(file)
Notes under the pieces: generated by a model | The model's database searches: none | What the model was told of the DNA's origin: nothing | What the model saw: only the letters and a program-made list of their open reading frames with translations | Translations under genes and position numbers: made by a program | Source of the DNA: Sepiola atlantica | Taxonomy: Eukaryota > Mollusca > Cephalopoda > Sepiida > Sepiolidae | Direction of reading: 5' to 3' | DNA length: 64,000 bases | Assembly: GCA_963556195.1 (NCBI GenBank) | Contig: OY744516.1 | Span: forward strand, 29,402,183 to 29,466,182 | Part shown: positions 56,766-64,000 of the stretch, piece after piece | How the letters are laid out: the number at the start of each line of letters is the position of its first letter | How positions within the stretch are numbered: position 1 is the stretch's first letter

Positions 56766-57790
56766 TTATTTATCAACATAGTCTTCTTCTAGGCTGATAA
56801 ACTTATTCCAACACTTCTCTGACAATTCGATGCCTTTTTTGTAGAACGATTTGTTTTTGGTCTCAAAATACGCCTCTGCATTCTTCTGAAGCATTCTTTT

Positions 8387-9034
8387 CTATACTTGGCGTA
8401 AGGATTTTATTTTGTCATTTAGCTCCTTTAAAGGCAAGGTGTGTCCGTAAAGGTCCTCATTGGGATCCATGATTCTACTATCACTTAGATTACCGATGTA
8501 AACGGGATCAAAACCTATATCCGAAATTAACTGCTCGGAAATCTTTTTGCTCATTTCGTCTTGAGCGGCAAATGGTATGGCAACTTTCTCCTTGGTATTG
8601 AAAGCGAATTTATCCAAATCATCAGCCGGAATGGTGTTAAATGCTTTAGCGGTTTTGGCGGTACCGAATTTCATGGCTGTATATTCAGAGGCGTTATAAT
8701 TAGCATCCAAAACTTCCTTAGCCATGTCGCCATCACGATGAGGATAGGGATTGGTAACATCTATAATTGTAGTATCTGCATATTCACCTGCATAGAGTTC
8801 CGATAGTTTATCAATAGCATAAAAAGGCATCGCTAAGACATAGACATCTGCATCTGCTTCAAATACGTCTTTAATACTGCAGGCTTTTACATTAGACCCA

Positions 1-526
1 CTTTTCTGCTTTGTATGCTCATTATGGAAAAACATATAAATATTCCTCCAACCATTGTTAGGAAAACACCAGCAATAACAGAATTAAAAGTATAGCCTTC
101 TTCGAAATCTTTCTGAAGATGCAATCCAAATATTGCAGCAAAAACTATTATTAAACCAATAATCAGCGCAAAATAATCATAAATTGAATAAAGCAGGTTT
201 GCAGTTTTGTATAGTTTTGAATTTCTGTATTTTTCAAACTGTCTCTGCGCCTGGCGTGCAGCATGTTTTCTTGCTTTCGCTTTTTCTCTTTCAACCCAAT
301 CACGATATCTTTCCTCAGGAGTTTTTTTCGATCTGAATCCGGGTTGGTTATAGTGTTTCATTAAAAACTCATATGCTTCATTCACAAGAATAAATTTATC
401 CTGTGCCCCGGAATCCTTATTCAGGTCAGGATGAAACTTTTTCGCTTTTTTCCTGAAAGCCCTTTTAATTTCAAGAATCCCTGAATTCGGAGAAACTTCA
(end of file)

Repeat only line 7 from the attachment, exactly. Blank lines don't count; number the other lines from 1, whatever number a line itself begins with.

8401 AGGATTTTATTTTGTCATTTAGCTCCTTTAAAGGCAAGGTGTGTCCGTAAAGGTCCTCATTGGGATCCATGATTCTACTATCACTTAGATTACCGATGTA